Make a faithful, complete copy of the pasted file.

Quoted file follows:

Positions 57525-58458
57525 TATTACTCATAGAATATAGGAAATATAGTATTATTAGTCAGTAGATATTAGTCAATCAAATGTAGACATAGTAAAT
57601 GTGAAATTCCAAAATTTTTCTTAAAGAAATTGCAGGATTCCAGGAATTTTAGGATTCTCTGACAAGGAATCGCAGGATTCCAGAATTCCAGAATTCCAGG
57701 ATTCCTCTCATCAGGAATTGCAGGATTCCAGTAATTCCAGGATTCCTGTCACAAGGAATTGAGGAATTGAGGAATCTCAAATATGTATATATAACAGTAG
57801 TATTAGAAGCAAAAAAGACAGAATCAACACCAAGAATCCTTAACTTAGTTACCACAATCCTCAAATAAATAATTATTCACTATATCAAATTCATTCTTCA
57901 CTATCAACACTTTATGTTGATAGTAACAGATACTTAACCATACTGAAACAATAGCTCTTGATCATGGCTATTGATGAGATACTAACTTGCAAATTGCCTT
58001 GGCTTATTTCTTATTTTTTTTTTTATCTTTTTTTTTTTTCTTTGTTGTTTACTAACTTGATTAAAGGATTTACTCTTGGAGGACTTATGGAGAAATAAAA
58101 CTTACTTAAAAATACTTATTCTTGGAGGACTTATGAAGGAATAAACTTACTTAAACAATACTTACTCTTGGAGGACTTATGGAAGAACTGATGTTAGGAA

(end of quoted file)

Positions 57525-58458
57525 TATTACTCATAGAATATAGGAAATATAGTATTATTAGTCAGTAGATATTAGTCAATCAAATGTAGACATAGTAAAT
57601 GTGAAATTCCAAAATTTTTCTTAAAGAAATTGCAGGATTCCAGGAATTTTAGGATTCTCTGACAAGGAATCGCAGGATTCCAGAATTCCAGAATTCCAGG
57701 ATTCCTCTCATCAGGAATTGCAGGATTCCAGTAATTCCAGGATTCCTGTCACAAGGAATTGAGGAATTGAGGAATCTCAAATATGTATATATAACAGTAG
57801 TATTAGAAGCAAAAAAGACAGAATCAACACCAAGAATCCTTAACTTAGTTACCACAATCCTCAAATAAATAATTATTCACTATATCAAATTCATTCTTCA
57901 CTATCAACACTTTATGTTGATAGTAACAGATACTTAACCATACTGAAACAATAGCTCTTGATCATGGCTATTGATGAGATACTAACTTGCAAATTGCCTT
58001 GGCTTATTTCTTATTTTTTTTTTTATCTTTTTTTTTTTTCTTTGTTGTTTACTAACTTGATTAAAGGATTTACTCTTGGAGGACTTATGGAGAAATAAAA
58101 CTTACTTAAAAATACTTATTCTTGGAGGACTTATGAAGGAATAAACTTACTTAAACAATACTTACTCTTGGAGGACTTATGGAAGAACTGATGTTAGGAA